Booming real estate market
June 17, 2008 · Updated 4:22 PM
A dive in the local economy this year has not affected the real estate market.
While retailers and construction businesses, and county government, continue to grapple with a slowdown in sales overall, investment and interest in local real estate is booming, according to figures furnished by San Juan Title Co.
Below are the number of sales, and the total value for all of 2003, plus those for the first nine months of 2004.
Year ... Total Sales ... Total Value
2003 ... 626 ............. $189,774,528
2004 ... 656 ............. $214,890,323
The sales have gone crazy, said Toni OBrien, president-manager of San Juan Title Company in Eastsound. OBrien believes that many of the purchasers are buying second homes, or theyre planning for retirement. OBrien also believes the sellers are people who cant afford to stay here.
John Dunning, designated broker at Windermere Real Estates San Juan and Orcas offices, says the second home market is probably the strongest single segment of the real estate industry today. Other factors, Dunning said, are the cashing out of other areas -- there is a real feeling that California has peaked. Real estate is perceived to be an excellent financial investment, Dunning added, saying many of the buyers are baby boomers.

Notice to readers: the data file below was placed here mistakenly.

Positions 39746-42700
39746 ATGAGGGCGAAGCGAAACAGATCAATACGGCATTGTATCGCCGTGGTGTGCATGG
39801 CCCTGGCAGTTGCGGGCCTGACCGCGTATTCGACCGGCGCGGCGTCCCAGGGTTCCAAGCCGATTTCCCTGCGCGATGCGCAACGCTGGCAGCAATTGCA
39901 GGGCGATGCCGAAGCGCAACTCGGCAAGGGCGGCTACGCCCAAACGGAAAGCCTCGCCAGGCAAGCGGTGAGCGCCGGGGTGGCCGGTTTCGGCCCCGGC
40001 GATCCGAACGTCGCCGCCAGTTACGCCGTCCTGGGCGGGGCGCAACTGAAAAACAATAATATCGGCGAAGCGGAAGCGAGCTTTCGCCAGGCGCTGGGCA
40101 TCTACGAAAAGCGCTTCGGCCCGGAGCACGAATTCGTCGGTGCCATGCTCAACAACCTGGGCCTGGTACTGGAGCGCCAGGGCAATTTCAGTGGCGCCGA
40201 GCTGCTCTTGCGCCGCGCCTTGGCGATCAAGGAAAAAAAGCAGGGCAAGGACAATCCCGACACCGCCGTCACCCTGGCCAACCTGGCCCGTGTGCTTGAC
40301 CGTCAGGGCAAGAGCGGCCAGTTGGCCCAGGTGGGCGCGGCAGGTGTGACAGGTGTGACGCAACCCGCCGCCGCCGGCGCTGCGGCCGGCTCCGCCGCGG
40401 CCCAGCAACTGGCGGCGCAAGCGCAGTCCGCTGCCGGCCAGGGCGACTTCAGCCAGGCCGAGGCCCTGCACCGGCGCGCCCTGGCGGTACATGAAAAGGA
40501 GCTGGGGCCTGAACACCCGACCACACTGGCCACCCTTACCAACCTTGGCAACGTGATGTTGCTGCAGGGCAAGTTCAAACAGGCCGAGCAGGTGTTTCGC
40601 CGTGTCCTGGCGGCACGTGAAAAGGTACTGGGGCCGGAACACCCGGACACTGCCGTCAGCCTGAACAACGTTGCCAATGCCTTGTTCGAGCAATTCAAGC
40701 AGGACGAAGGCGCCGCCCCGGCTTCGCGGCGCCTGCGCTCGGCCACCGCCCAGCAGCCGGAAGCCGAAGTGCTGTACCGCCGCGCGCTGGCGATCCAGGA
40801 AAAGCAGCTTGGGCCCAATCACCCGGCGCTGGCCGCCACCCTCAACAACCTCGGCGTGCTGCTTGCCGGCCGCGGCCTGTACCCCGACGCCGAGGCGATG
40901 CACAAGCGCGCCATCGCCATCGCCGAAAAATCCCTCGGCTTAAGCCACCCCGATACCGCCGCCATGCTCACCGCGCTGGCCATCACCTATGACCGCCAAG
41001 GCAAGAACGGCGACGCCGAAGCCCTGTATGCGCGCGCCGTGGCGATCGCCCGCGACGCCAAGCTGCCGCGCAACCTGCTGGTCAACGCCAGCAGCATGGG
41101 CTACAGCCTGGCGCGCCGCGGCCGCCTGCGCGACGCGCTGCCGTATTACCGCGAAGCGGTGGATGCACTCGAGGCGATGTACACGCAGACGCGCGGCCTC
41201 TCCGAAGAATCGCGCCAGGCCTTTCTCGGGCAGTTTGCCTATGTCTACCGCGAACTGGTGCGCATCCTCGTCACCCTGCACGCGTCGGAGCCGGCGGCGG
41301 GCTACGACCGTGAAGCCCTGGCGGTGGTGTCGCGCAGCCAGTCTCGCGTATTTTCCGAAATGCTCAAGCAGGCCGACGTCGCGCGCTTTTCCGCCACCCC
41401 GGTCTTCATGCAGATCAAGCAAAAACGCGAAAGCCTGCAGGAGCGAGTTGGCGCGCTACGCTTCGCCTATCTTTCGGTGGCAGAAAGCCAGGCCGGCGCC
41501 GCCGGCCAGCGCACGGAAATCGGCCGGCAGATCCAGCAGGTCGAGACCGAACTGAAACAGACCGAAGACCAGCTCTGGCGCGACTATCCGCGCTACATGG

Deborah Hansen, president of the Orcas Island Board of Realtors, believes a big part of it is low interest rates, together with rumors of it going up after the election.
The number of sales for Orcas and San Juan islands for the first nine months of 2004 is fairly close. Orcas counted 248 sales, or 21 fewer than those on San Juan. In terms of value, however, San Juan was way ahead, with total value of sales at $100,147,475.97. This compares to Orcas $76,988,026.66.
The boom was good news for the San Juan County Land Bank, which set a record for income last month as a result of real estate transactions countywide. Known as the real estate excise tax, or REET, the Land Bank collects 1-percent of the value of local real estate sales on each transaction, which the buyer pays.
In September, the Land Bank collected $403,043 from its portion of local real estate sales, according to the county Treasurers office. The agency received about $305,700 the month before. Last year, the Land Bank, which collects about 10 percent of its annual income through investments, donations, and a local conservation futures tax, earned $2.4 million in REET revenue.
Nancy Greene, chairwoman of the Land Bank Commission, said Septembers revenue is the largest amount of income the agency has amassed in one month during its 14-year history. By comparison, in 1992 the Land Bank earned a total of about $900,000 for the entire year, Greene noted.